CHAPTER 7 NUTS & BOLTS
Chapter 7 bankruptcy is often called “liquidation” or “straight” bankruptcy. When most people think of bankruptcy, Chapter 7 is what they have in mind: it’s the one where the court (in theory) sells your property and uses that money to pay your creditors. In reality, most people never have to sell off any of their property because of what are called “exemptions.” Exempt property is property you get to keep because it is not subject to (that is, it is exempt from) the rules that say you have to liquidate. Hiring a bankruptcy lawyer is a good way to learn which property is exempt and which isn’t, and to make sure all of your paperwork correctly identifies all of your exempt property.
Not only will a good lawyer make sure you get all your exemptions down on paper, but he (or she) will help you with “full disclosure,” which is the most important thing you need to understand about bankruptcy. You have to provide the court with a full disclosure of all your property, all your debt, all your income, and all your expenses. That’s part of the deal: on the one hand, you disclose your full financial situation, but on the other hand, you get relief from your creditors calling and harassing and garnishing your wages (this is called the “automatic stay”), and you get most, if not all, of your debts wiped out (this is called “discharge”) at the end of the process.
Almost all of the property you disclose will become part of something called the “bankruptcy estate.” The estate is the big picture the court looks at to determine which rules apply (for example, exemption rules) to each piece of property and how each creditor will be treated. Not all property goes into the estate, though, and that’s another reason why it’s good to have a lawyer work with you—to help you figure out what goes in and what stays out.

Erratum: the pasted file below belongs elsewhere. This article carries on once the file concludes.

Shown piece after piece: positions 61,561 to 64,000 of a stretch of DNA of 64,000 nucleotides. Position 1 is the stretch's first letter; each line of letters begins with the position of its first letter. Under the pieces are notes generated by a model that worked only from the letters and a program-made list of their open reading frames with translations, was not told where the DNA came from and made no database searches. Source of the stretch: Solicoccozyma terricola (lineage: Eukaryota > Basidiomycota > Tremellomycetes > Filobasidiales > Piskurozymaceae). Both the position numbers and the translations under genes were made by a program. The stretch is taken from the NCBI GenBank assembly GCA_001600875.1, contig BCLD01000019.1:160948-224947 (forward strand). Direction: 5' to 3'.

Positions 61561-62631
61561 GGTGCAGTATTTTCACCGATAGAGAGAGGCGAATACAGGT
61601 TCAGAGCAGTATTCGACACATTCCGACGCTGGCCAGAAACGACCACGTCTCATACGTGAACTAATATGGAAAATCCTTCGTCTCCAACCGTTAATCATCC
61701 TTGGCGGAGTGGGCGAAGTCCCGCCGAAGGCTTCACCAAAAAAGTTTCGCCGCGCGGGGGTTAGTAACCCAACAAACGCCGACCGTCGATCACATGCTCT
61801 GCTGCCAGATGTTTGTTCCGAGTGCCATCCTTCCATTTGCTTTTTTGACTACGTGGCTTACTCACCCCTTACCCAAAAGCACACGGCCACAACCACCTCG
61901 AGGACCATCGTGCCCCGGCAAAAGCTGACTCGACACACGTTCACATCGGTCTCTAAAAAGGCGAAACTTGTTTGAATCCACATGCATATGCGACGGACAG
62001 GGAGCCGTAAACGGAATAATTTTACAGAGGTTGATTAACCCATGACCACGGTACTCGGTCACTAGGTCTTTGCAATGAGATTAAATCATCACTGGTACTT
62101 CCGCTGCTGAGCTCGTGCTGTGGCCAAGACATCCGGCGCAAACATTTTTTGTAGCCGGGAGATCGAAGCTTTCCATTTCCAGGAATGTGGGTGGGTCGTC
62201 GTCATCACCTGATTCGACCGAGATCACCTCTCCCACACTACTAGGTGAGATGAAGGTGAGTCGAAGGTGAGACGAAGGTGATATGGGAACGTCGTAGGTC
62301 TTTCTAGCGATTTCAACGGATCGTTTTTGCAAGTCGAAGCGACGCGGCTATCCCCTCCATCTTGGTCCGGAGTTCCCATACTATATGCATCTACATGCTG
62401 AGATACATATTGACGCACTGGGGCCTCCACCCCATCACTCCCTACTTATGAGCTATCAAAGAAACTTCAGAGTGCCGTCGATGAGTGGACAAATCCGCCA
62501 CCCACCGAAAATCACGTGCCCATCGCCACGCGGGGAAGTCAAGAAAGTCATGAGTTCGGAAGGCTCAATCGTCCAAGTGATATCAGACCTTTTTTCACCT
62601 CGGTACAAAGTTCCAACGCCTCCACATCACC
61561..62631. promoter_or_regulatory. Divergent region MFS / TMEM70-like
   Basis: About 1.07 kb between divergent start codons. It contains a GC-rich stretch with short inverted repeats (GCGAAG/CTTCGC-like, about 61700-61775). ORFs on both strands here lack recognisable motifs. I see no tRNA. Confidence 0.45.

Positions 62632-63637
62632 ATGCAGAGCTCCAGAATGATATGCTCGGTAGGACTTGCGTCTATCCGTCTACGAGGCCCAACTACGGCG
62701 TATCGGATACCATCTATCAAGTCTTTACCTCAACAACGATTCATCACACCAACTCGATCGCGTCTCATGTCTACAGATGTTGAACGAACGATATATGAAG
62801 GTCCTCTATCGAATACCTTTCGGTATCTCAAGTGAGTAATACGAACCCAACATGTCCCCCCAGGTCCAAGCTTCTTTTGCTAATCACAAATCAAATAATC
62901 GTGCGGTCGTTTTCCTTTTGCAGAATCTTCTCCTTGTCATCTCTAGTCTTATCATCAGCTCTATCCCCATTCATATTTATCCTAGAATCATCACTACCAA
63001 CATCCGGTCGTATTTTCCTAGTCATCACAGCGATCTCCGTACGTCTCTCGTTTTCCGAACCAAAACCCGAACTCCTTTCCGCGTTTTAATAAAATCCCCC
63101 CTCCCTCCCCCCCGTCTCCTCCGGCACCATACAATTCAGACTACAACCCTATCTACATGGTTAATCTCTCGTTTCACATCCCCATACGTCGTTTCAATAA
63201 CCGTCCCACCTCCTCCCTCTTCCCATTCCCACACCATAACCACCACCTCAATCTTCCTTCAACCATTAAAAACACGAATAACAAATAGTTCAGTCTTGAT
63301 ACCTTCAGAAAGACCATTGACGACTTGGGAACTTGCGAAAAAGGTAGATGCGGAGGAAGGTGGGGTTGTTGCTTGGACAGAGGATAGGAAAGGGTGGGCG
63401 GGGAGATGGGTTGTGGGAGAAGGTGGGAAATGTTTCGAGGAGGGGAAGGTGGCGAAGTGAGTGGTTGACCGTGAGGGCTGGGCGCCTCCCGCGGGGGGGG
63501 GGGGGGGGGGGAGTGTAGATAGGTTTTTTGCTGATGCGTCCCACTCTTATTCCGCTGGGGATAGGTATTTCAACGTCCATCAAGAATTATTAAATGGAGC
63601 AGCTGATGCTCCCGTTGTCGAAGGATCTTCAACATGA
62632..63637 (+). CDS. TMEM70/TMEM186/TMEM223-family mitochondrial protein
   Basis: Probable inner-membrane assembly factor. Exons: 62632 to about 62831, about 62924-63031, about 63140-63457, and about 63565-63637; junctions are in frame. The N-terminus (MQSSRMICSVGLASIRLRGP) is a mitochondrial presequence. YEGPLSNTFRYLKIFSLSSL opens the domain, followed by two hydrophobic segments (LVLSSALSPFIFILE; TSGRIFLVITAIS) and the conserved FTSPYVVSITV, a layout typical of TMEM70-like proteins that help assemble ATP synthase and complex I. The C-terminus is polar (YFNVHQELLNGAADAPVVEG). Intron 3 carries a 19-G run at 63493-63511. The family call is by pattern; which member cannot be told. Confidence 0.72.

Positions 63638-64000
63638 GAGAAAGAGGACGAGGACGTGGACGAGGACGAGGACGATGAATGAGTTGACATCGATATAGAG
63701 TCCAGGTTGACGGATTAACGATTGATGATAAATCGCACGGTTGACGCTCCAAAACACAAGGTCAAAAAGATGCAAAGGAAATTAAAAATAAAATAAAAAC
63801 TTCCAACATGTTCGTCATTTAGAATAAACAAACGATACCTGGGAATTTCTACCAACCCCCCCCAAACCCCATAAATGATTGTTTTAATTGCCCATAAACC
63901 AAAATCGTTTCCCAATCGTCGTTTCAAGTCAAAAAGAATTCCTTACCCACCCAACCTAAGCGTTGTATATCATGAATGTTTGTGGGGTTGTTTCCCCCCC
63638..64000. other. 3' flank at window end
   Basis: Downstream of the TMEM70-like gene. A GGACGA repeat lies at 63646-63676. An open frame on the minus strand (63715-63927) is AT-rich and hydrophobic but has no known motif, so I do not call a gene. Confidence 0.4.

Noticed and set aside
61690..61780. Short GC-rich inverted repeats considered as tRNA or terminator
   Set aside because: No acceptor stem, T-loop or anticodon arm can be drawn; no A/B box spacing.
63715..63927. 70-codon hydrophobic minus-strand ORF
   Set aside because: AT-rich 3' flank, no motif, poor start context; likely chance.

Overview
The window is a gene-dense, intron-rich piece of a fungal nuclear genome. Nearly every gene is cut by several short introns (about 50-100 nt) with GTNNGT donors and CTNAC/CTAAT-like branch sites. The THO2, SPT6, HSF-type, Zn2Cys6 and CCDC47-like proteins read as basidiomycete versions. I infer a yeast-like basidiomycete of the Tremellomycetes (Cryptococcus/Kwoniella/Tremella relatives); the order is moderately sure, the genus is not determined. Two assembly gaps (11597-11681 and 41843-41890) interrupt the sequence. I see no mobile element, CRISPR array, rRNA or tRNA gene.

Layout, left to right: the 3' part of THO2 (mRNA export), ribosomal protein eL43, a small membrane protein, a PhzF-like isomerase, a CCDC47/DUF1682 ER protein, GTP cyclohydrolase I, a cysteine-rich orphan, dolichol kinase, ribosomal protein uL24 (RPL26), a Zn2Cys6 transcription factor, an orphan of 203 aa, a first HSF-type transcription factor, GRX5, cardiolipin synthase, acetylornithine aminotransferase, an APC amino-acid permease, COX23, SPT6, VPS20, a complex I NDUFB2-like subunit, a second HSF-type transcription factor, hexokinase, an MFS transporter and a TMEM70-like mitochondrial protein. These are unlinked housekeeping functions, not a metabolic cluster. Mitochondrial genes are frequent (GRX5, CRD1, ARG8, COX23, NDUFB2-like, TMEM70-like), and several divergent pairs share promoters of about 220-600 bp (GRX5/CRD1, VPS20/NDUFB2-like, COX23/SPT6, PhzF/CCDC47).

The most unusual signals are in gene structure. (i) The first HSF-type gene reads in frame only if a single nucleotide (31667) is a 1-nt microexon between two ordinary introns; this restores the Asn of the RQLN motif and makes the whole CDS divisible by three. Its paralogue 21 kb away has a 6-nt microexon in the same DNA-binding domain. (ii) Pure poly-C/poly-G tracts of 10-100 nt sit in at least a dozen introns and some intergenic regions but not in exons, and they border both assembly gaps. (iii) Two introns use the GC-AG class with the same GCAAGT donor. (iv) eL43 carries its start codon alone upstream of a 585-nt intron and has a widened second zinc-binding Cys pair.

In order to make sure you are putting all the right property into the estate and that you are exempting only property that is allowed to be exempted, the court appoints someone called a “trustee” to review your disclosures. The trustee’s job is to look after the interests of your creditors by selling any of your estate property that isn’t exempt and distributing the money from that sale to the creditors. That almost never happens, but the trustee has to check and make sure everything goes according to the rules.
The trustee is also in charge of something called “the meeting of the creditors.”
Those are the two basic ways you get to keep your property in a liquidation bankruptcy—first, make sure that property that doesn’t belong in the estate stays out so the court never even thinks about selling it off, and second, make sure that all of the property inside the estate that can be exempted is.